Reimagining Help Guide: Celebrating success

Why is celebrating success important? Organisations that focus on recognising and finding ways to celebrate people’s progress and successes (rather than focusing on what is not going well) will reinforce and encourage behaviour change.

Human behaviours (whether they involve trying new behaviours, maintaining existing ones or giving up unwanted ones) are strongly influenced by incentives and rewards. Incentives drive behaviour by making people aware of the prospect of a reward for their behaviour. Rewards drive behaviour when the behaviour is reliably followed by a positive experience (e.g. a feeling of satisfaction, money, praise etc). Each person has their own set of things that will motivate them, and if organisations can tailor rewards and incentives to what each person cares about, they will be more effective.

Rewards and incentives could be:

  1. Intrinsic (internal to the person): Setting and achieving meaningful goals (see Working on what matters) will help people to feel a sense of individual achievement (e.g. satisfaction) and positive emotions (e.g. pride) which will reinforce behaviour change. Ensuring that environments in which help is offered are welcoming and pleasant can also help people feel valued and want to engage with services (see Enabling environments).
  2. Material: These might take the form of money (e.g. cash or vouchers) or other resources (e.g. access to services such as gyms) and can have a powerful influence on behaviour. Although the provision of material rewards has been criticised as being at odds with the ethos of public sector services and incurring additional cost, the evidence is that programmes containing such incentives are successful at supporting change and can be cost-effective. Schemes devised in partnership with community businesses can bring benefits to both individuals and communities.
  3. Social: Some of the simplest and most powerful rewards for behaviour cost nothing and can be engineered into Social connections in which peers and professionals recognise and praise the effort or achievement of others. Services can also support people to elicit effective social rewards from others in their life (e.g. friends and family) rather than simply expecting this to happen.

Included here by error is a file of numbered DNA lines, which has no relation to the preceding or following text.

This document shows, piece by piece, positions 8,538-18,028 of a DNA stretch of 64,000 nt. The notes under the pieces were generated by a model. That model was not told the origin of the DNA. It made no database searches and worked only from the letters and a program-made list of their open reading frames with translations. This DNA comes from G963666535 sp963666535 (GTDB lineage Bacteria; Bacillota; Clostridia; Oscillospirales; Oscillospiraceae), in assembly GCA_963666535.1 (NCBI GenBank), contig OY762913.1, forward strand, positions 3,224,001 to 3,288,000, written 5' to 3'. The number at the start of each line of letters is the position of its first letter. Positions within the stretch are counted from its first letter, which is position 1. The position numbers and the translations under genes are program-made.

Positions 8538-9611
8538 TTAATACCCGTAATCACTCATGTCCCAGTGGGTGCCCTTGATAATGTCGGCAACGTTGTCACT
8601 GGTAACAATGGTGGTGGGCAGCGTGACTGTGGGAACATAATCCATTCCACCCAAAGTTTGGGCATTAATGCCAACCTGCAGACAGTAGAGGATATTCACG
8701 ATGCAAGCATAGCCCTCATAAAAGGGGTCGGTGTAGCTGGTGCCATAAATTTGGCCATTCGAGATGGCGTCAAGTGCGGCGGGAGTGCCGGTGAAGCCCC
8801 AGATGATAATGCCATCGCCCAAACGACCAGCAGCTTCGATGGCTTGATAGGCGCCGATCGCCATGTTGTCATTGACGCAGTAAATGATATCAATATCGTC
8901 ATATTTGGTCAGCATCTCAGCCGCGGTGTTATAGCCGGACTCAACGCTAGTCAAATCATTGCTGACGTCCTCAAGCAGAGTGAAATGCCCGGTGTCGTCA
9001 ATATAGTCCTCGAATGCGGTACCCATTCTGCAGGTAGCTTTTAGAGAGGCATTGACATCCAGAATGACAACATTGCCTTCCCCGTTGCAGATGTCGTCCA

Celebrating success:

  • Increases motivation for behaviour change by positive reinforcement. Feeling good about achieving a goal (i.e. intrinsic reward), receiving praise for one's efforts (i.e. social reward) and being rewarded financially (i.e. material reward) all make the behaviour more likely to happen again.
  • Increases opportunity by overcoming barriers - for example, material rewards such as supermarket vouchers for attending nutrition classes can improve financial barriers to healthy eating behaviour.
  • Increases capability through people learning about what works in changing their behaviour. For example, a person may learn that without social reinforcement, they personally are unlikely to feel motivated to work on their goal.

  • Linking health behaviours such as step count to material incentives/rewards that a person is genuinely interested in - for example, earning points that can be converted into a charity donation or voucher to spend in local shops (Better points)
  • Social recognition of health or other behaviours through a status symbol - for example, different coloured cards depending on how many times a person has donated blood or a t-shirt design that differs based on how many runs someone has achieved.
  • Feedback from practitioners as people work towards or reach certain goals, where they are recognised for their efforts and successes.

Using the information above, start to brainstorm ideas to try out in your organisation or community. Think about how to co-design ideas with other practitioners and people in the local community who could benefit from Good Help. Use the map below to help you test and develop your ideas.

A guide to refining and testing your ideas against the evidence and common pitfalls

Explore the final Good Help characteristic

Managing setbacks